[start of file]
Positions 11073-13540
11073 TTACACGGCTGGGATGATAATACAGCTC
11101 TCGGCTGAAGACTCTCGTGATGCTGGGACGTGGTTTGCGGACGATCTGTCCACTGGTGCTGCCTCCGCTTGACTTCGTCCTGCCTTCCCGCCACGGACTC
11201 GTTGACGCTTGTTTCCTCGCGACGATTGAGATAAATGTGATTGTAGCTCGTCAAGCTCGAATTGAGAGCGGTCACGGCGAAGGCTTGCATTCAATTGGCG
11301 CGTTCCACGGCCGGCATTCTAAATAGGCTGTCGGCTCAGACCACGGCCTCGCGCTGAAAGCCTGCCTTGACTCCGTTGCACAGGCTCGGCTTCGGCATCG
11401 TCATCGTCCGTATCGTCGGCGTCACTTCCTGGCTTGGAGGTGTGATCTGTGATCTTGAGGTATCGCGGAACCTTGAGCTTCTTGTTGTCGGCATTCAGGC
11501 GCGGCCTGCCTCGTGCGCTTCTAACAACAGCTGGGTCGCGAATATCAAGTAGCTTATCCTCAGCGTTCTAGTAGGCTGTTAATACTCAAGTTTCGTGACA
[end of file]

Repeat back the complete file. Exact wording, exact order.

Positions 11073-13540
11073 TTACACGGCTGGGATGATAATACAGCTC
11101 TCGGCTGAAGACTCTCGTGATGCTGGGACGTGGTTTGCGGACGATCTGTCCACTGGTGCTGCCTCCGCTTGACTTCGTCCTGCCTTCCCGCCACGGACTC
11201 GTTGACGCTTGTTTCCTCGCGACGATTGAGATAAATGTGATTGTAGCTCGTCAAGCTCGAATTGAGAGCGGTCACGGCGAAGGCTTGCATTCAATTGGCG
11301 CGTTCCACGGCCGGCATTCTAAATAGGCTGTCGGCTCAGACCACGGCCTCGCGCTGAAAGCCTGCCTTGACTCCGTTGCACAGGCTCGGCTTCGGCATCG
11401 TCATCGTCCGTATCGTCGGCGTCACTTCCTGGCTTGGAGGTGTGATCTGTGATCTTGAGGTATCGCGGAACCTTGAGCTTCTTGTTGTCGGCATTCAGGC
11501 GCGGCCTGCCTCGTGCGCTTCTAACAACAGCTGGGTCGCGAATATCAAGTAGCTTATCCTCAGCGTTCTAGTAGGCTGTTAATACTCAAGTTTCGTGACA